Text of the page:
Sorry I can't find nice pics now... maybe when you have time look up these 3 in a book (or internet) and see if you recognise the 1 you are looking for... and let us know then maybe we can suggest 1 or 2 more.



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Tue Sep 13, 2005 8:35 pm Unread post
From your suggestions and looking at some pictures I suspect they were Natal Mahogany. The glossy dark green leave and overall shape and size are the main pointers.

But the book seems to imply they can be found over most of the park and even in most of the main camps. So I am still not sure why they stood out so much on that road in January. Perhaps they were two huge specimens that could not be missed!

Thanks

Richard



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Mon Oct 03, 2005 9:03 pm Unread post
Hallo All!

Back from KNP! :(

And here is the definitife answer!

Natal Mahogony? No! Not even one in sight! Lots along the Sabie river though.

Lots of big Leadwood, Sycamore Fig, Apple-leaf etc. in the area.

But the mystery tree is:

Big and beautifull Jackalberry! :P Two huge trees! Wish I could get closer though. Must be full of live! And maybe a Leopard or two?
:wink:



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Sun Oct 15, 2006 6:19 pm Unread post
How big are the berries of the Jakkelbessie?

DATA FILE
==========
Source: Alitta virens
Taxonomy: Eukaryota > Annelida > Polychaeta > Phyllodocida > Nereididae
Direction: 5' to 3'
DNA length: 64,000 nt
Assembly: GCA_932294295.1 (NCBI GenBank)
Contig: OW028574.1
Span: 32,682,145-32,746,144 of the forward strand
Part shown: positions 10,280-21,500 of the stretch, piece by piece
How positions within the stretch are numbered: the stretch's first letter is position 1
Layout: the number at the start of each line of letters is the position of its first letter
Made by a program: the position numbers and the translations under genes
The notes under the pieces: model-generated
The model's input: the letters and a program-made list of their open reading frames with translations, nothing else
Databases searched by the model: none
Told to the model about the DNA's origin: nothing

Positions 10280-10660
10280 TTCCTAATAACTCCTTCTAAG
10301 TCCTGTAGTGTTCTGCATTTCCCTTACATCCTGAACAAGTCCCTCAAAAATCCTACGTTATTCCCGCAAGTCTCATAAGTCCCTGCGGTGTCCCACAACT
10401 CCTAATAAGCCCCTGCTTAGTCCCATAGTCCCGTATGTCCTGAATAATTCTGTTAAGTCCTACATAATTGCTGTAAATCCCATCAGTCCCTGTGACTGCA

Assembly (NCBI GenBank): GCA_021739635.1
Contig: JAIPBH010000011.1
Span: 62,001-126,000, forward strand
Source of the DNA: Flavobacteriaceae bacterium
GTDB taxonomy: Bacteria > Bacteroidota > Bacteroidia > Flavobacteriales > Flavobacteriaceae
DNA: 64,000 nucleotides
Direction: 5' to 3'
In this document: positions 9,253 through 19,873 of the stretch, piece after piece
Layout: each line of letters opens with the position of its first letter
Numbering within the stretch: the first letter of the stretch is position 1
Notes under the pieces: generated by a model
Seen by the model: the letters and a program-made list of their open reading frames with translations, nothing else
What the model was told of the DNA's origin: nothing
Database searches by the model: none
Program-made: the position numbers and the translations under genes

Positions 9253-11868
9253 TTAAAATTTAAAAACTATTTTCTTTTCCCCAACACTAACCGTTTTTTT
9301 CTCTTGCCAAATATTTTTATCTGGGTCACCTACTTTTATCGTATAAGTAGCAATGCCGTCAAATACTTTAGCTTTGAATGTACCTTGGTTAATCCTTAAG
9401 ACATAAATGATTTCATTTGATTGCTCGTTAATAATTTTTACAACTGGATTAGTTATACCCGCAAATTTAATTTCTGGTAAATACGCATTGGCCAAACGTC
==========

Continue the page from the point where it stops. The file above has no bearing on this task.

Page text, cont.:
I think I might have one in my garden. It is a most lovely tree and really very big. The leaves are dark green and shiny.
Once I have my camera rigged up (and I have learnt how to post photos :redface: ) I will send a photo.
At the moment it is dropping new berries everywhere.



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Mon Oct 16, 2006 10:23 pm Unread post
The berry is up to 25 mm in diameter.



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Tue Oct 17, 2006 7:46 am Unread post
Hi MM,

To be perfectly honest IMHO I doubt if it is a Jackalberry…
:? I have yet to see one in a garden and outside the Bushveld.
AS Imberbe said the berries are 20 - 25mm.
Bit more features… the bark is dark brown, rough, fissured and peeling in thin sections on older branches.
The leaves have a dull shine and the young leaves have a reddish colour.

My guess would be that it MIGHT rather be some type of Ficus (and will then most probably have a grey trunk :wink: )


Jackal berry

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Sat Dec 01, 2007 4:04 am Unread post
Here are my next mystery tree.

Image